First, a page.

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The Gambia - Participatory Health, Population, and Nutrition Project (Inglês)

The objectives of the Participatory Health, Population, and Nutrition Project for the Gambia are to improve quality in reproductive health services, in infant and child health services, in nutrition services for women of childbearing age, infants, and children; and in management and implementation of a family health program. There are four components. The first helps improve maternal health services, prevents unwanted pregnancies, and prevents and controls STDs/HIV (sexually transmitted diseases and the human immunodeficiency virus). The second component aids in integrating vertical programs to combat childhood diseases through introducing and implementing the "integrated management of childhood illnesses" (IMCI) approach. The third component supports nutrition policy formulation and institutional strengthening; as well as community and micronutrient approaches to improve the nutritional status of women and young children. The fourth component supports the management and implementation of a family health program by capacity building and policy development, upgrading and maintaining health infrastructure--rebuilding selected primary health care facilities, establishing a blood supply system, procuring equipment, maintenance support, a local fund initiative fund, and project management. Capacity will be built in the areas of cost recovery; information, education, and communication; monitoring and evaluation; and research application.


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    The Gambia - Participatory Health, Population, and Nutrition Project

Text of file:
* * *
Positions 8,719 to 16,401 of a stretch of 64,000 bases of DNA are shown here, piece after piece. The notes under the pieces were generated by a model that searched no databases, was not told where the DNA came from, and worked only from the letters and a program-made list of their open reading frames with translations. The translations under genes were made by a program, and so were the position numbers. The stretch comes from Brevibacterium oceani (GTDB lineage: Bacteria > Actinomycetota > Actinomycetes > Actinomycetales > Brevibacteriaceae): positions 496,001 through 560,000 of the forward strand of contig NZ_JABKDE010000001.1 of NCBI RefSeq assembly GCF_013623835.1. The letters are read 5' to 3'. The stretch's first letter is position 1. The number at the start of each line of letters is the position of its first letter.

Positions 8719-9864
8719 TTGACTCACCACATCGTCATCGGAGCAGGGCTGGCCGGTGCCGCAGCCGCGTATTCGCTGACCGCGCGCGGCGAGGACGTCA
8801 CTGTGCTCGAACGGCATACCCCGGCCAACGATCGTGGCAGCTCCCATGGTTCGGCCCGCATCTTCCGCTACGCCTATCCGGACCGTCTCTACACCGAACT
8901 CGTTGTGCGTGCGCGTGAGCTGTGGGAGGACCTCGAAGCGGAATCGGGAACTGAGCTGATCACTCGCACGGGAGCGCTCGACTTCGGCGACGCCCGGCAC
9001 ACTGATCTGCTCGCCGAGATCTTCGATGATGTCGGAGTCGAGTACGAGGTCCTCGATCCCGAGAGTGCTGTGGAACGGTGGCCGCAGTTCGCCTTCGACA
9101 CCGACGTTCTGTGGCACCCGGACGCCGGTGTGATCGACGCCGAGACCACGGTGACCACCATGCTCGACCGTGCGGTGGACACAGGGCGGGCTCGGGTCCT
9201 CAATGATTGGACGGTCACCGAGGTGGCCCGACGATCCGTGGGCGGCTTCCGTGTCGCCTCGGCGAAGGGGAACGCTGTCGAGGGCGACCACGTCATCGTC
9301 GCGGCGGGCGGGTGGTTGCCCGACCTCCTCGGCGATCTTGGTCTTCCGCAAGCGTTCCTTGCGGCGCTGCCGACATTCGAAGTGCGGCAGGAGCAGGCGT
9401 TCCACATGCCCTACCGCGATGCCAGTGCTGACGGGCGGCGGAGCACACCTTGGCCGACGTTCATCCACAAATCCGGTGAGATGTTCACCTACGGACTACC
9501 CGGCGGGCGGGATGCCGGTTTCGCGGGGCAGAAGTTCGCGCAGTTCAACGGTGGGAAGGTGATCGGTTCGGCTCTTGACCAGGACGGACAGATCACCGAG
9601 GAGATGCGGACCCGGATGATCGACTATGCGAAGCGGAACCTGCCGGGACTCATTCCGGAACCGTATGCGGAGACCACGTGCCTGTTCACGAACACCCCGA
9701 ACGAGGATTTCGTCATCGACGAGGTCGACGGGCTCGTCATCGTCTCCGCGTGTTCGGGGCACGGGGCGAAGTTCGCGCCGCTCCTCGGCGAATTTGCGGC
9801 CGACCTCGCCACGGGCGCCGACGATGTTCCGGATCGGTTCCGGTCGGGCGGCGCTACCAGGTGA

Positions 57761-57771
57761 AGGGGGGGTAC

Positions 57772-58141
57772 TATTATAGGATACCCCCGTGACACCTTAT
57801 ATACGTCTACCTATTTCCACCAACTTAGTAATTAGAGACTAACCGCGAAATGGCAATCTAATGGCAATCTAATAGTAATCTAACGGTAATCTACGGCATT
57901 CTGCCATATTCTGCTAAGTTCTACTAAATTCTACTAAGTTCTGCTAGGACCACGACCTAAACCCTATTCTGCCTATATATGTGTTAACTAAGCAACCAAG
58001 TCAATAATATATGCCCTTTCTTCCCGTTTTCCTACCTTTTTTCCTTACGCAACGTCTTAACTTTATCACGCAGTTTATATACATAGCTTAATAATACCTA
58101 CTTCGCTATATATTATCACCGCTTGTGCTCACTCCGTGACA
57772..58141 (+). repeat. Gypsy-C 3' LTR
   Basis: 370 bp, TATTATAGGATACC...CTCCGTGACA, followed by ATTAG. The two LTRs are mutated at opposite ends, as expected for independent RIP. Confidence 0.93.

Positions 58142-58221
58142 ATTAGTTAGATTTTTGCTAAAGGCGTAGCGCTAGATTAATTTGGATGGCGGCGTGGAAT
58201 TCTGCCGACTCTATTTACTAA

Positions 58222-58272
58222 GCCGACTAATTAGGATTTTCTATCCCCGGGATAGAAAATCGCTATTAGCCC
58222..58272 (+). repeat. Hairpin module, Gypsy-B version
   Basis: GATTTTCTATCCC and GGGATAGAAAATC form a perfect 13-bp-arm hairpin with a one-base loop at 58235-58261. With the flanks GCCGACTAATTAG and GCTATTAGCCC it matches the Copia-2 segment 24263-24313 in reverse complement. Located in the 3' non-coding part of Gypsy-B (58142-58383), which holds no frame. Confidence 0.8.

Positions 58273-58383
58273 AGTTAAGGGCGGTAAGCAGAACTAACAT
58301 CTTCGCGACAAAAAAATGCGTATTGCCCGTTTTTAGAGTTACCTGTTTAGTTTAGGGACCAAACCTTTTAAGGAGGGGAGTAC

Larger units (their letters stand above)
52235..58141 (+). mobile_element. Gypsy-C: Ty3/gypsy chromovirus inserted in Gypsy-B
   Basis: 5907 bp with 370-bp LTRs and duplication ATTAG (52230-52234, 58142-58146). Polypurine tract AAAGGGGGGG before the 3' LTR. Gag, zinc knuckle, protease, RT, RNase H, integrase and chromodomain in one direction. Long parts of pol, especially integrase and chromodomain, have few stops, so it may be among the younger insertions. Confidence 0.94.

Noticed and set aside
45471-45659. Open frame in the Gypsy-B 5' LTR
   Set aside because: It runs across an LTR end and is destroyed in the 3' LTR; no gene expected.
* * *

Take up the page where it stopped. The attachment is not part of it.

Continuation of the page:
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    health promotion and disease prevention;integrated management of childhood illness;vaccine initiative;access to safe drinking water;Annual Work Plan and Budget;quality of life for woman;quality of health services;infant and child health;management of health services;access to health service;Information, Education and Communication;nutritional status of women;provision of health service;Rational Use of Drugs;integration of health services;infant and young child;united nations population fund;quality of service delivery;Health, Population &Nutrition;package of health service;social marketing of contraceptives;finance and economic;access to health facility;working plan and budget;decentralization of health service;support for family planning;acute respiratory infection;family health services;Sexually Transmitted Infection;Financial Management System;total fertility rate;areas of health;maternal mortality ratio;maternal health service;human resource development;social marketing program;health financing policies;supervision of staff;high fertility rate;female genital mutilation;contraceptive prevalence rate;reproductive health issue;condition of effectiveness;infant mortality rate;lack of knowledge;knowledge of aids;Family Health Programs;reproductive health service;health information system;reproductive health component;Secondary Health Care;segregation of duty;determinants of malnutrition;risk complication;lack of food;child health service;supply of service;national health care;child feeding programs;signs of disease;maintenance of facilities;prevalence of malnutrition;health status improvements;information systems strategy;decentralized service delivery;diagnosis and treatment;health budget allocation;child immunization rate;public health laboratory;spread of hiv;women in development;community health worker;lack of transportation;Endemic Disease Control;supply of contraceptives;primary health care;health and nutrition;public health care;public sector resource;reducing maternal mortality;project rationale;village health worker;procurement of equipment;health reform efforts;human resources information;traditional birth attendant;clinical practice guidelines;rural health services;modern contraceptive methods;equipment and supply;food supplementation program;chief nurse;sources of fund;maternal child health;readiness for implementation;fast economic growth;reproductive age;civil works;financial controller;population group;blood supply;rural area;nutrition policy;government strategy;maternal death;staff retention;nutrition service;nutrition program;national nutrition;behavior change;childhood disease;rainy season;postpartum care;donor coordination;Maternal Morbidity;pregnant woman;management capacity;borrower commitment;recurrent budgets;women's health;Health Workers;unwanted pregnancy;rapid assessment;syndromic management;staff development;severe cases;living condition;train activity;research institute;poor health;micronutrient deficiency;child morbidity;project finance;health problem;health infrastructure;local ngo;feeding practice;rural population;societal attitudes;tertiary level;community participation;nutrition component;prenatal clinic;health indicator;large families;religious belief;incomplete abortion;financial information;changing attitude;iron supplements;interpersonal communication;internal control;operational effectiveness;monitoring information;financial reporting;obstetrics service;procurement contract;proper nutrition;special account;vulnerable group;long-term strategy;maintenance expenditure;circulatory system;digestive disorder;early detection;small children;comparative advantage;modern contraceptives;private finance;blood donors;girls' education;inpatient admission;clinical skills;government decision-makers;diarrhea cases;older sibling;energy density;weaning food;specific commitment;children's health;health maintenance;diagnostic assessment;childhood death;capital infrastructure;health behavior;prenatal screening



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